Description: A large -- 3-7.25 in (7.5-18.4 cm)
- salamander that is generally paedomorphic (adults are
aquatic and retain larval characteristics) and rarely metamorphoses
in nature. Coloration ranges from nearly white to dark brown
with spots, with bright-red external gills, small lidless eyes,
and a large tail fin. They have a broad snout with a turned
up at tip and 17-19 costal grooves.
Range and Habitat: Tennessee Cave Salamanders are only
found in a small area of the southern Appalachian Mountains in
Tennessee, Georgia, and Alabama. In our region, they are only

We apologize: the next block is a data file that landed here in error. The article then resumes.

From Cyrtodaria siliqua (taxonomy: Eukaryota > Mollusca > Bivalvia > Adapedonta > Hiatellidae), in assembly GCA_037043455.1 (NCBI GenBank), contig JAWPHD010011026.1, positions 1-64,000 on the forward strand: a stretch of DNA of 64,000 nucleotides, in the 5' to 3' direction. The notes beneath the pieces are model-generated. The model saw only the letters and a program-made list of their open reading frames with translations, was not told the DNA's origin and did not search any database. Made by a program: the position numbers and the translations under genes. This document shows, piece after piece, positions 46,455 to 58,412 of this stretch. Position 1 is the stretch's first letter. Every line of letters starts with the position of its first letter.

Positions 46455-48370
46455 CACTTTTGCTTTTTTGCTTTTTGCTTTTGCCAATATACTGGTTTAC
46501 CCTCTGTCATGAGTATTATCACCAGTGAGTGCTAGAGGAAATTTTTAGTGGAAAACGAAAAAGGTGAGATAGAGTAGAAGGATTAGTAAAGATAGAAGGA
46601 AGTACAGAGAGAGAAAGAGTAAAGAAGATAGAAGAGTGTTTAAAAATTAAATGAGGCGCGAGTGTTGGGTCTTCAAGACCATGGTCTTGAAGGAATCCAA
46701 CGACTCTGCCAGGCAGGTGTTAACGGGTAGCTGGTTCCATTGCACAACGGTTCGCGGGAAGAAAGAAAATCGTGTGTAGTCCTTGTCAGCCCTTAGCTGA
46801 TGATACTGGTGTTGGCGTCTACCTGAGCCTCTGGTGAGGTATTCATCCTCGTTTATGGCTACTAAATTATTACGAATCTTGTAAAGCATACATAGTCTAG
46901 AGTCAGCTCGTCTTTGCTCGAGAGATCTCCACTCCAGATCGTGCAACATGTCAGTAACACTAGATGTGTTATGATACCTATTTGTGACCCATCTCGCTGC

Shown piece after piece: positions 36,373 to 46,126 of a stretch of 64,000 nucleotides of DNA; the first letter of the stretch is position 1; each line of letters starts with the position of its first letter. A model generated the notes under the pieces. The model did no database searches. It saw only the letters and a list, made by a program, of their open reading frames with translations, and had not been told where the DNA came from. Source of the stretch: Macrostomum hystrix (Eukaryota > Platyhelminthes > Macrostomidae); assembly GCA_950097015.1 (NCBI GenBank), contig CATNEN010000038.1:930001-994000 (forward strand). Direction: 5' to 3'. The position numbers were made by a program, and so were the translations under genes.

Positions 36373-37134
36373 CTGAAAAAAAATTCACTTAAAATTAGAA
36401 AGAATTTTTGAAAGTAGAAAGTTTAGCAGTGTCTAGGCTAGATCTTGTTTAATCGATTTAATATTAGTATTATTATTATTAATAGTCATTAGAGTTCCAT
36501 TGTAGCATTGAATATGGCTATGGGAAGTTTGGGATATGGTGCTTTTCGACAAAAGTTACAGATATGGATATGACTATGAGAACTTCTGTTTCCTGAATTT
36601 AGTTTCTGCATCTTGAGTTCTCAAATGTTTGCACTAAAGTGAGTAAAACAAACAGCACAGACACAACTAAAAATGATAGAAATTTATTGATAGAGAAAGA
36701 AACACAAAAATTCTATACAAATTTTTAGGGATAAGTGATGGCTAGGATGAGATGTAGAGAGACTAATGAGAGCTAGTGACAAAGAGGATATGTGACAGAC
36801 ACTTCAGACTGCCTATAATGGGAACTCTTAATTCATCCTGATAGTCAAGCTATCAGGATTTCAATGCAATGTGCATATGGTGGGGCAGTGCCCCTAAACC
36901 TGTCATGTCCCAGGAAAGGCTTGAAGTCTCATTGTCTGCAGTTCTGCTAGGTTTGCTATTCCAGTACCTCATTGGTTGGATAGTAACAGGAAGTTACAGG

found in the extreme northwest corner of Georgia. They inhabit
subterranean waters in or around limestone caves. Sinkholes are
an important habitat component for this species.
Habits: Because of their inaccessible habitat, little
is known about the natural history of this species. They are presumably
nocturnal and feed on aquatic insects and other invertebrates.
Conservation Status: Currently listed as threatened by
the Tennessee Wildlife Resources Agency (TWRA). Listed by IUCN
Red List as vulnerable because its area of occupancy is less than
2,000 km², its distribution is severely fragmented, and there
is continuing decline in the extent and quality of its habitat,
and the number of mature individuals, in Tennessee, Alabama and
Account Author: Carmel Norman, University of Georgia -
edited by J.D. Willson